This is a cross-post from EdGator.com.
In one of the articles linked today, Alexander Russo tells of a “former reformer” who is now, as a parent, on the receiving end of a harsh reform measure: the forced consolidation of his child’s school. I’m sympathetic. I’m also reminded that, despite the eager cruelty of some, all reformers aren’t “bad.” I think there are “white hat” and “black hat” school reformers.
“White hat” reformers are those idealistic souls who, for purely altruistic reasons, strive to reshape an education system that has struggled to overcome the challenges inherent in educating students from disadvantaged backgrounds. These are the people who join Teach for America because their hearts ache for inner city kids who are being deprived of the opportunities they had themselves.
“Black hat” reformers are different. If they join TFA, it’s mainly to pad their resumes. They don’t end up teaching long: just long enough to worm their way into a high-paying policy gig that doesn’t come with the headaches of handling kids or the heartache of failing to perform the miracles now required to earn esteem as a schoolteacher.
The black hats come to education reform with a variety of motivations; helping children isn’t high on the list. In fact, for this kind of school reformer, “helping children” is just a useful cover for some aggressive, unbecoming self-serving. It takes a black hat reformer to start up and aggressively expand an online school that, while terrible at successfully educating children is quite good at diverting money from public purposes into private pockets. It takes brash villainy to found an athletics-focused charter school pitched with rhetoric long on “lofty goals” but short on “the primary function of a public school,” a school wherein a lucrative “sales/marketing agreement” can be signed between the school and a company owned by the school’s board members and whose application contains a list of supporters who never supported it and whose operators choose a program name eerily similar to a successful charter organization’s name in an apparent line-blurring attempt to insinuate a relationship between the two. It takes a “black hat” reformer to cynically contend that “money doesn’t matter” when cutting funding for public schools that serve middle class and poor children, yet claim it does matter when handing out tax breaks to wealthy businessmen.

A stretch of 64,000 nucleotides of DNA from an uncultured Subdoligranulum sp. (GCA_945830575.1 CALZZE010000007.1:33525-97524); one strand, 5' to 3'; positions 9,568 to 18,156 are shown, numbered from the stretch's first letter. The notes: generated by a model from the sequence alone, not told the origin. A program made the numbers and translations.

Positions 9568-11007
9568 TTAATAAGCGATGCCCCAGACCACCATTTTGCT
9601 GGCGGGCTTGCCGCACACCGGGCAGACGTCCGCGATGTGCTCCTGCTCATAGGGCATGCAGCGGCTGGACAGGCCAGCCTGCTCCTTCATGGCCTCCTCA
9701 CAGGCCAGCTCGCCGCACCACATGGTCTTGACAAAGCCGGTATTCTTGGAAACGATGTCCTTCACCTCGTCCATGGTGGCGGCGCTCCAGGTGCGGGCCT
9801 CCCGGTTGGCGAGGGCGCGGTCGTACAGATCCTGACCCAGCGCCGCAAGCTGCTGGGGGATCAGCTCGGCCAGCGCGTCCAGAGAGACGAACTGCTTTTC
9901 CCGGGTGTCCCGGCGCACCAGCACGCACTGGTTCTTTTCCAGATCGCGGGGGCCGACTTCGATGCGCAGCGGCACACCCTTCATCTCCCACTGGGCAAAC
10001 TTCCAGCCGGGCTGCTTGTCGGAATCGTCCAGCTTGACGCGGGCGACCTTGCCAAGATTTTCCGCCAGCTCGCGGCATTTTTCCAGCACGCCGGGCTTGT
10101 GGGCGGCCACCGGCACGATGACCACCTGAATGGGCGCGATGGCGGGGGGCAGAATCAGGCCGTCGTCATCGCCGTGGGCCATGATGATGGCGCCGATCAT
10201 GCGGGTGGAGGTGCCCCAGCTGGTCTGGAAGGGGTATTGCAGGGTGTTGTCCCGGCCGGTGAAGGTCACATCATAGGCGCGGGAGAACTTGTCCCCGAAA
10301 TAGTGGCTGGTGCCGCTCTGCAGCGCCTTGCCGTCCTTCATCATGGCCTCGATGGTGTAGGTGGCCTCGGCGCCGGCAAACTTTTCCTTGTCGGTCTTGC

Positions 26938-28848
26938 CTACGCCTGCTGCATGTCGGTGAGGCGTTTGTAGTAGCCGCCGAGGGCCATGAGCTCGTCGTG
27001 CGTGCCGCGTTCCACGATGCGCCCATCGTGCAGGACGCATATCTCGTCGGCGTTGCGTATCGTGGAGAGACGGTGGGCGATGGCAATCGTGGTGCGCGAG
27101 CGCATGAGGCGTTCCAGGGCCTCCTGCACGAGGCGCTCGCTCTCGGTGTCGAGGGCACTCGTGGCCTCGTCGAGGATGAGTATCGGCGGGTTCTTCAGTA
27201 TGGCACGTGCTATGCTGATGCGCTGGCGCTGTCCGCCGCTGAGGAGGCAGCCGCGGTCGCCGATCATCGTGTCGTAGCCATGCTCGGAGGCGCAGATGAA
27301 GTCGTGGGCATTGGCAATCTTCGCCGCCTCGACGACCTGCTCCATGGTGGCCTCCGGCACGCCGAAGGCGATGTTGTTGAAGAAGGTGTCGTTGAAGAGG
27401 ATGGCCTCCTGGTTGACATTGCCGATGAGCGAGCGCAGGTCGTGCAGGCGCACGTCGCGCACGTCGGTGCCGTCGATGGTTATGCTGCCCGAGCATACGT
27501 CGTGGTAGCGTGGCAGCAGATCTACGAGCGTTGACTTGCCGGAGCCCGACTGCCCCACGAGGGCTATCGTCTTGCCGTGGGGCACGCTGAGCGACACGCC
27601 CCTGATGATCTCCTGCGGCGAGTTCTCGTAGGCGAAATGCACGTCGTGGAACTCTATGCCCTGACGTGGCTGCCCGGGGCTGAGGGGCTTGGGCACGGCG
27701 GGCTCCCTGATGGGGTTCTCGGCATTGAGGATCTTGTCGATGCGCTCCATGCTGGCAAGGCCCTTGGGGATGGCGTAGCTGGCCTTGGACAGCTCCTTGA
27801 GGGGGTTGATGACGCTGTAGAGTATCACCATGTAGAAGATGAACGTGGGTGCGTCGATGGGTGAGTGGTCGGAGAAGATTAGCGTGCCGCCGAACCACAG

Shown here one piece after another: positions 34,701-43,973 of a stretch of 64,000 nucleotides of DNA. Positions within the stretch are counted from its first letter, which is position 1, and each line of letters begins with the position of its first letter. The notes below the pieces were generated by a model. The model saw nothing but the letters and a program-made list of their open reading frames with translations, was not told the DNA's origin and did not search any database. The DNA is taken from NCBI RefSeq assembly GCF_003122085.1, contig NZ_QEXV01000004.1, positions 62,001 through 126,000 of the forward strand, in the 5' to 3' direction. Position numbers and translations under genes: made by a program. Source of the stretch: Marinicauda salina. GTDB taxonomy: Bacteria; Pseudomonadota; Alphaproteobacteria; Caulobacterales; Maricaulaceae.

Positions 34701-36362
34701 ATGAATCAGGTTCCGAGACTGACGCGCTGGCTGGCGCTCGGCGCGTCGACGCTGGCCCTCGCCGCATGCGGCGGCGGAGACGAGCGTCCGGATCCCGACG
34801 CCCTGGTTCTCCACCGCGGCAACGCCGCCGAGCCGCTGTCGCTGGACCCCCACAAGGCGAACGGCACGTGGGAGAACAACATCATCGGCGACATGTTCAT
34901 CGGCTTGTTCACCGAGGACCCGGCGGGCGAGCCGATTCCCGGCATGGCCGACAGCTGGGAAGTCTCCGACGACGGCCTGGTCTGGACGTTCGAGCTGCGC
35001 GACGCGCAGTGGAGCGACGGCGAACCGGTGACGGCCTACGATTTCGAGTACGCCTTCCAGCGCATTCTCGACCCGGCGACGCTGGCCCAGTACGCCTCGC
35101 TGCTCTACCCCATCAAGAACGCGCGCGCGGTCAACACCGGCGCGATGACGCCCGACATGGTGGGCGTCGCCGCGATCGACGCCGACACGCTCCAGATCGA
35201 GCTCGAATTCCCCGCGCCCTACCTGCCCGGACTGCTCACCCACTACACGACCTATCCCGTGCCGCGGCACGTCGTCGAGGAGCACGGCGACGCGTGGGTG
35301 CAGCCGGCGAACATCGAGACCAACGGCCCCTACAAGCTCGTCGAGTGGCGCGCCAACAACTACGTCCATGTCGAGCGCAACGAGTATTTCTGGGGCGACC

The thread of compassion running through modern school reform is commendable. Less commendable is the bloody thread of cruelty to hard-working teachers serving in tough communities; to kids who are subjected to endless testing, swelling class sizes, reduced extracurricular budgets, wretched online classes and other unproven experiments; and to entire communities like Premont, Texas, where the role of grossly inequitable funding in academic struggles is ignored by reformers who prefer to blame practitioners and the school–the heart of the town–is threatened with closure.
If supporters of public education are ever to buy the ideas promoted by school reformers, those reformers are going to have to take a harder look in the mirror than they’ve been thus far willing to do. It’s apparently easier to mindlessly shout “defenders of the status quo” and “excuse-makers” than it is for the reform community to look around at their raucous caravan and admit that we resist their prescriptions because they travel with charlatans and pickpockets.
As a supporter of public schools, reformers won’t get me to trust their purported high-minded, innocuous aims when corruption and self-serving self-aggrandizement are prominent characteristics oozing like pus from the pores of the movement, when they vigorously promote the “fierce urgency” of shutting down traditional schools but fall strangely silent, in a cynical “fierce complacency,” when it comes to the horrifying practices in their own reformy back yard.
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